Hammering an old hippie

Pete SeegerIt can easily seem churlish, literal-minded or petty to point out the various evils that find themselves supported — or at least unprotested — in the name of some abstract, flower-power notion of “peace”. Hippie-era folk music is just youthful idealism, after all, and it’s meant well, is it not? We all know the kids are just hankering for an imagined utopia, not the reality of the gulag. Weren’t we all once young and idealistic? (I certainly was. Peace sign, long hair, the works. Thankfully, nature dealt swiftly with both.)

Pete Seeger is an iconic folk song writer and committed communist, who wrote such songs as Turn, Turn, Turn!, If I Had A Hammer, and Where Have All The Flowers Gone. Reportedly, the 88-year-old singer recently repudiated (wait for it…) Joseph Stalin.

Mark Steyn, in his eloquent comment on this about-turn by Seeger does not stop at, “Oh well, that’s okay then, you daft hippie.” He makes a much more serious point, and anticipates accusations of boorishness because of it. Writes Steyn:

…the rule is to hail someone for his “activism” and “commitment” and “passion” without getting hung up on the specifics of what exactly he’s actively and passionately committing to.

He argues how musical protest, with its inoffensive simplicity, becomes just another example of standing by — even approving — while the some of the world’s worst evils play themselves out. Afterwards, the tragedies and horrors can always be lamented in new songs, wondering why we never learn. Although the music isn’t quite as folksy these days, the passive, simplistic and condescending message of modern protest music hasn’t really changed.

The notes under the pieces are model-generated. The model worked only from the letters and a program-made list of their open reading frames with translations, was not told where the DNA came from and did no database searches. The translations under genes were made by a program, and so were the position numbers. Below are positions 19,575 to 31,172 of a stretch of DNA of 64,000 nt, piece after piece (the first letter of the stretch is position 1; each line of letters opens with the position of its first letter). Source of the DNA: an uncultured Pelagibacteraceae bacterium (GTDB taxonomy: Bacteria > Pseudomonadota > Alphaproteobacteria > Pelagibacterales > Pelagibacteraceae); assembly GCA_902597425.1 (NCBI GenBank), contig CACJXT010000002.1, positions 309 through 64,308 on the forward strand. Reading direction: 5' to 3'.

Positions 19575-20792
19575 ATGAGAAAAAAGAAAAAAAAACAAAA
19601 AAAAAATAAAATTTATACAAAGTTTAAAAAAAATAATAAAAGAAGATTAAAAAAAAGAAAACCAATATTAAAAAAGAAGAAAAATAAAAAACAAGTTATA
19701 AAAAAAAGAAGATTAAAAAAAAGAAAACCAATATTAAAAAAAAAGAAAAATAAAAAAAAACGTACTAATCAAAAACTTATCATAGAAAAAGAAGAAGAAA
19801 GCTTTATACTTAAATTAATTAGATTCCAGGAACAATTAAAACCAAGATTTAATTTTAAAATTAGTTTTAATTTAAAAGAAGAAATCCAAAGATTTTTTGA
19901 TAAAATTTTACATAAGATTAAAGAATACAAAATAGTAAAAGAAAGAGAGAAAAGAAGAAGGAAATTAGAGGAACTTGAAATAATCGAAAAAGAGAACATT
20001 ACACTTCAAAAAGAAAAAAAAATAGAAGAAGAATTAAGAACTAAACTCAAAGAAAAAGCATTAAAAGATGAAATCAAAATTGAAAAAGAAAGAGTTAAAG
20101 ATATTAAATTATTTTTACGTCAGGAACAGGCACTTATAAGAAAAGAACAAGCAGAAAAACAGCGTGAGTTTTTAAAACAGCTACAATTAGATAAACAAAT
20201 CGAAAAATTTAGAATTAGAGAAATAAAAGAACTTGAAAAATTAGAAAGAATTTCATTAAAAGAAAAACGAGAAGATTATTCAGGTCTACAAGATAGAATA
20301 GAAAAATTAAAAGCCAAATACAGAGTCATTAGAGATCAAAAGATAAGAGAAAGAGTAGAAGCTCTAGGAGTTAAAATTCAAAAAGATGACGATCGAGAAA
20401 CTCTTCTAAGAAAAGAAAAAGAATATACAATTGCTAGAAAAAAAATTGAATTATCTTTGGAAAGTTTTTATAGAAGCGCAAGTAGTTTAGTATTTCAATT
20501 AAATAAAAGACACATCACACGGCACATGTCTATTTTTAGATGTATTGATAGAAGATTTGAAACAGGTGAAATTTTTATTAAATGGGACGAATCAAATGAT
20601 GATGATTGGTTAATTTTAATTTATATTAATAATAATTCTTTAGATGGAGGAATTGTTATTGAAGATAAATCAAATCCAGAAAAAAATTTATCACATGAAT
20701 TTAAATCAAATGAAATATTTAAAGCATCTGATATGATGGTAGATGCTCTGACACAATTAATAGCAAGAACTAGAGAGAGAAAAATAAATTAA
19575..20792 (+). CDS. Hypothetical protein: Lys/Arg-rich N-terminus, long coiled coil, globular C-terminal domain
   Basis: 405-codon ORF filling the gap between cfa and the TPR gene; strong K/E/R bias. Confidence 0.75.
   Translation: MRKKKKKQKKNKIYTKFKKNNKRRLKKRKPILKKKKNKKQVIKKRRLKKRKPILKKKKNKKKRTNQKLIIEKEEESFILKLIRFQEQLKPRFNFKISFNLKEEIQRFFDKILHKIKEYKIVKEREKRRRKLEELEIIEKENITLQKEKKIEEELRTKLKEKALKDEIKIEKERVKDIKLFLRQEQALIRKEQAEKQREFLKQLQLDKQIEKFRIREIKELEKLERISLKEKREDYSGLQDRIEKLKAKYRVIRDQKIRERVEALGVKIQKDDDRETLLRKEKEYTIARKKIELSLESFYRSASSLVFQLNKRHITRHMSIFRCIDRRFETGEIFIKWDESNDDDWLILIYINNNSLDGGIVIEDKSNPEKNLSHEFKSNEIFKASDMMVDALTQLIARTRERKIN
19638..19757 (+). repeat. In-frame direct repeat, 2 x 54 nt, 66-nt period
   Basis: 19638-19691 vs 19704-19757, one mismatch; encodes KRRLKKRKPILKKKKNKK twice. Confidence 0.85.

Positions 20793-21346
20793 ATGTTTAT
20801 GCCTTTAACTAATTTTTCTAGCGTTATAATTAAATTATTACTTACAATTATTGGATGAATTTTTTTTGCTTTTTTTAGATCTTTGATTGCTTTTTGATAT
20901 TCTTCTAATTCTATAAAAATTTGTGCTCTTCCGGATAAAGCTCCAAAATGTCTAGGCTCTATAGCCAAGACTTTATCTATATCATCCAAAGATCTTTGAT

It is more than a little ironic that among a batch of the Communist Party of America documents donated to New York University, can be found a set of handwritten Pete Seeger lyrics, taken straight from the Bible, when in Stalin’s Soviet Union, peace-preaching religions were banned, and the peace preachers were condemned to a slow death in the labour camps. This illustrates the logical disconnects you’d have to navigate if you wanted to honestly laud the man’s life and work, as so many do even if they’re not on the left. Despite the catchy songs he wrote — some of which are really easy to like — Seeger doesn’t deserve veneration. Steyn makes this case well.